Western aid should go towards helping African farmers as well as famine relief for the starving millions.
The Horn of Africa can feed itself - and its neighbours
In western Kenya, where plentiful rain has fallen this year, smallholder farmers are just beginning to harvest their maize. Many of the farmers that I know are expecting the best harvests of their lives. The towering maize stalks in their fields will yield 10 to 20 bags of produce per half-acre, enough to feed their families for the year and still have a surplus to sell at the market.
While these farmers are dreaming about what to do with their maize, elsewhere in Kenya, as well as across the border in Somalia, millions of people are suffering from the worst drought in 60 years. Some of these hungry people are within a day's journey from farmers in western Kenya. Yet the Somalis walking weeks to reach the Daadab refugee camp in Kenya are being fed with international food aid. Why aren't they eating surplus maize from western Kenya?
In theory, the local purchase of food aid seems like a win-win situation: farmers are linked to a market and international donors get more food for their money. The OECD estimates that local food aid is 33 per cent to 50 per cent less costly than food aid procured internationally. It can also reach the hungry much faster (35 days, as compared to 147 days for US food aid).
The problem is, local farmers are not producing enough food to feed the region's hungry people. Kenya, for instance, is projecting a 2.1 million tonne cereals deficit for 2011/2012. Although the farmers I know are expecting great harvests, many others in the community are producing very little. They lack access and financing to buy good seed and fertiliser, agriculture training and linkages to markets.
These farmers should be producing food for their fellow Kenyans; instead, they don't grow enough for their own families and are victims of the same food price spikes as the rest of the region's population.
In fact, many Kenyan farmers are not so far removed from the hungry Somalis who are crossing the border in search of food. Each year, farmers across the country suffer a "hunger season" during the three months before harvest. During that time, they will skip meals, or even go days without eating. These farmers consume all their maize or have to sell it well before the next harvest, which means they must buy food when it is most expensive at the market.
Last August, just after harvest, the price for a 2 kilogram tin of maize, called a goro, was about 25 Kenya shillings (Dh1). By May, the price had spiked to 140 Kenya shillings, more than four times the harvest price.
Now, despite the need for food in northern Kenya and Somalia, the maize price is already falling in western Kenya. In Chwele District, maize is being sold as low as 60 Kenya shillings per goro.
Why doesn't this price reflect the strong demand for food aid elsewhere in the region? According to a joint study including the Tegemeo Institute of Kenya's Egerton University, maize prices are affected by the government's interference in the maize marketing system, primarily through changing import tariffs and the purchase and sale prices set by the National Cereals and Produce Board. Although an influx of international food aid can distort markets, in Kenya it is only part of the problem.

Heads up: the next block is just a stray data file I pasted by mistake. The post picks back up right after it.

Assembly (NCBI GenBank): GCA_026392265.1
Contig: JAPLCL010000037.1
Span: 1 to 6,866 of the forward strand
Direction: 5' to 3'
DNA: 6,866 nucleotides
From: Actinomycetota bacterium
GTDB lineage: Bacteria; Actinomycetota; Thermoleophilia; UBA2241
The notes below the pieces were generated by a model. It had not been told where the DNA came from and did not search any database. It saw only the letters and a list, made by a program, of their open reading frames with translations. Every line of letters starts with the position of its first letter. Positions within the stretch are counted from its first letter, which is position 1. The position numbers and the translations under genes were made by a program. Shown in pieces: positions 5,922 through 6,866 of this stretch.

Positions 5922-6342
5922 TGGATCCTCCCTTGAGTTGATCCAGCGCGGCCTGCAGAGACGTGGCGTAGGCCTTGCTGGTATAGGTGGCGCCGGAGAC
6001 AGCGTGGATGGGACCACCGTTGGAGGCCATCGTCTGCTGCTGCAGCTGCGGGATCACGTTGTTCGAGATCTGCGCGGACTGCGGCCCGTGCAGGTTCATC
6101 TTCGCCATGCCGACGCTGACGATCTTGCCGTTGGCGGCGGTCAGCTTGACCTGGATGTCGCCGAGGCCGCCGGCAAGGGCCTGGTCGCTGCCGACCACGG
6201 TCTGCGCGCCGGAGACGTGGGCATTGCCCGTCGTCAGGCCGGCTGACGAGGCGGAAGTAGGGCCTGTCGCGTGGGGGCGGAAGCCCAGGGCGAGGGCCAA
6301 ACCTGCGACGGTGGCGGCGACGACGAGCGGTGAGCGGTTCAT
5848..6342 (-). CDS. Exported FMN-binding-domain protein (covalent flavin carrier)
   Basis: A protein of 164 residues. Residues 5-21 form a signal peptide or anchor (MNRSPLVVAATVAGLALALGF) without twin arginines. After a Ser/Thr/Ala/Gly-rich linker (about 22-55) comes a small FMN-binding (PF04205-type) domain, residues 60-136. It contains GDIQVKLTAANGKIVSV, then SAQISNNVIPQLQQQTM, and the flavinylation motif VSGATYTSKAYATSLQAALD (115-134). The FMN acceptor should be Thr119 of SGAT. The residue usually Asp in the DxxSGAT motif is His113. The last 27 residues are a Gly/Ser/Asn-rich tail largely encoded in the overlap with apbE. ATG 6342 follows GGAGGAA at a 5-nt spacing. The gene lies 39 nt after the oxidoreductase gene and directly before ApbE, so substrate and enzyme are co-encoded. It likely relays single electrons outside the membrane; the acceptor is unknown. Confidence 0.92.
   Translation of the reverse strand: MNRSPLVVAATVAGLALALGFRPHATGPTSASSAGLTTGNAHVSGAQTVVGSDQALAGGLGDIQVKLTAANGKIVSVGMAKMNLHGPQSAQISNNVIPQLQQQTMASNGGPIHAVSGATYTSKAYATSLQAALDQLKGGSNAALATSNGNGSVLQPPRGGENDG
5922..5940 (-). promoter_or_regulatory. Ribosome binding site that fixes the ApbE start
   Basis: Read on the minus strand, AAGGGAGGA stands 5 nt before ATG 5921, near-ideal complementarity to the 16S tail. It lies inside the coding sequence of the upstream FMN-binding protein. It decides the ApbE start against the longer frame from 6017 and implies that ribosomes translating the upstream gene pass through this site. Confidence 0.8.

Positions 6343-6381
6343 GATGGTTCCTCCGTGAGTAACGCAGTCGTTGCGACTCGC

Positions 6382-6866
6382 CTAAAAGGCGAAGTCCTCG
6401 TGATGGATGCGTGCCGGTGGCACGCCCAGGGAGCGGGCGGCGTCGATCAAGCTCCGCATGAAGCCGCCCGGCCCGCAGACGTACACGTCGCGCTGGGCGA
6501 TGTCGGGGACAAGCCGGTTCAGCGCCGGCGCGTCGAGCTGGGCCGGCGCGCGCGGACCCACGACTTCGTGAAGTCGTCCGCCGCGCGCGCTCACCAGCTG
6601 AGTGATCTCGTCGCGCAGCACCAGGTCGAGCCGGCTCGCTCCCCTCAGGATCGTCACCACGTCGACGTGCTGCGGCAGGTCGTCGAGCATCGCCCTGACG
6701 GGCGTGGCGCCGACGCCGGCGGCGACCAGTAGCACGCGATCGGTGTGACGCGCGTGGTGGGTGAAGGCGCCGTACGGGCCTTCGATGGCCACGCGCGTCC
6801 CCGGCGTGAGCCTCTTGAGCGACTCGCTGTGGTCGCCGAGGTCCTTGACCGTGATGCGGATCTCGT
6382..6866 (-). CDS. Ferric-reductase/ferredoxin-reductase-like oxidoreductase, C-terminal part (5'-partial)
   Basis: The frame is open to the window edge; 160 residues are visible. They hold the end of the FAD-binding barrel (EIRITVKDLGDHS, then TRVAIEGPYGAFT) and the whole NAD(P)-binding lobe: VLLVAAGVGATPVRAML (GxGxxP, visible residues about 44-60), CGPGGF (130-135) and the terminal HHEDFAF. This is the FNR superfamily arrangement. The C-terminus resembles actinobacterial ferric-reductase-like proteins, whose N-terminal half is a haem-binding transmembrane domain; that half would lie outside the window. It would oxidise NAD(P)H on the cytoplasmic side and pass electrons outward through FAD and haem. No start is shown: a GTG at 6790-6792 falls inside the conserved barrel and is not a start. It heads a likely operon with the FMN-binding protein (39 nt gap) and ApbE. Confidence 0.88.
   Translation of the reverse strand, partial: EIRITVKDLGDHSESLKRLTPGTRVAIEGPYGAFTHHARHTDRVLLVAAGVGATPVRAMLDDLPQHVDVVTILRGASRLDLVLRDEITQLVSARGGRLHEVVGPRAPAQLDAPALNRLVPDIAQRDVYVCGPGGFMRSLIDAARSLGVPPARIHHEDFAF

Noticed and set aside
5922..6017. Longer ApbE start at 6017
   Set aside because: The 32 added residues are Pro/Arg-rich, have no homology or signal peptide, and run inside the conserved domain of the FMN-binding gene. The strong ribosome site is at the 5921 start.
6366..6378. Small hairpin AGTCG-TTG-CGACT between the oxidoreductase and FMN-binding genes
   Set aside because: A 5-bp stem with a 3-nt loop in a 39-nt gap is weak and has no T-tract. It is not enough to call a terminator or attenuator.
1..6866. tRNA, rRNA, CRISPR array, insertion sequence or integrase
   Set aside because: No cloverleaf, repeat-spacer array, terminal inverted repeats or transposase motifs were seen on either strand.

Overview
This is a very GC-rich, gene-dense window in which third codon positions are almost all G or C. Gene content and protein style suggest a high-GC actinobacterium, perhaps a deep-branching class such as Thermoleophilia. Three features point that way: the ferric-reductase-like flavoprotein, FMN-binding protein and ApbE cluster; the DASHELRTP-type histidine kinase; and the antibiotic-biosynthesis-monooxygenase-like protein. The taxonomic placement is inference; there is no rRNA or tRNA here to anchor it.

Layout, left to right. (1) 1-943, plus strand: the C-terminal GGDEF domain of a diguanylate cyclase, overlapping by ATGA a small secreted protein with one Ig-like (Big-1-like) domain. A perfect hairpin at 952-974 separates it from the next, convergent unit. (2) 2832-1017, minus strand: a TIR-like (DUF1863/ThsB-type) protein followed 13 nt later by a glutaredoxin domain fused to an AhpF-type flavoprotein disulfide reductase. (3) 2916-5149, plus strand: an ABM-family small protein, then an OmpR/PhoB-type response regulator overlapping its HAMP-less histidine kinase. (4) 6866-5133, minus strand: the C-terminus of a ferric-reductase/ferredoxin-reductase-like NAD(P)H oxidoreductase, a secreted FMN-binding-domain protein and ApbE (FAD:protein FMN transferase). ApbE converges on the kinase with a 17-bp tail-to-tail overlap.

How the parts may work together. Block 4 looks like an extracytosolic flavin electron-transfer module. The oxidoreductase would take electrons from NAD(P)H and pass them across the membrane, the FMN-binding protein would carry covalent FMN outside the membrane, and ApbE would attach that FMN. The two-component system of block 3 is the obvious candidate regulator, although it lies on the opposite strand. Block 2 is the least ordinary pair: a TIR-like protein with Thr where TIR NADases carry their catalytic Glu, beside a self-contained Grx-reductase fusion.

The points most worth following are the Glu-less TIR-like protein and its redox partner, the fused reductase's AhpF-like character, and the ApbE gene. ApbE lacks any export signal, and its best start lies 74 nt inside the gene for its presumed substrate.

For now, famine victims in Somalia and those suffering from drought in Kenya must be supplied with emergency food aid. But to prevent future famines, smallholder farmers like those in western Kenya need to successfully produce and sell enough food to feed the region. This will require a sustained investment in agriculture development for smallholder farmers.
Unfortunately, donor governments have neglected agriculture development for decades. When food prices spiked in 2008, the world suddenly became interested again. In 2009, the G8 pledged $22 billion (Dh80.8 billion) in funding to support agriculture development and global food security. Thus far, only 22 per cent of that funding has been disbursed, according to a new report from the ONE campaign, a grassroots organisation working towards the eradication poverty.
Investing in agriculture development is more cost-effective than spending on emergency food aid. The World Food Programme reports that it costs $0.50 per day to feed one famine victim. That is approximately $180 per year. The organisation that I work for, One Acre Fund, provides a service model that helps smallholder farm families double to triple their yields at a cost of roughly $100 per year. About $75 of that is paid by the farmer.
Is it better to give a farmer a $25 subsidy that allows that farmer to grow enough food for the family and to sell enough to feed another family, or to spend $1,200 a year to feed that family with food aid? No one would argue the latter. But in practice, every dollar that international donors are spending on famine relief is a dollar that could have gone toward meeting the G8's $22 billion commitment.
About 60 per cent of the world's unused arable land is in Africa, according to the McKinsey consulting firm. The arable land currently in use is generally not cultivated with improved seed or fertiliser, and has tremendous potential for yield increases.
We neglect Africa's farmers at our peril. Today we need them to feed the hungry of the Horn of Africa. Over the next 40 years, we will need them to feed the world.
Stephanie Hanson is the director of policy and outreach at One Acre Fund, an agriculture organisation that serves 55,000 farmers in Kenya and Rwanda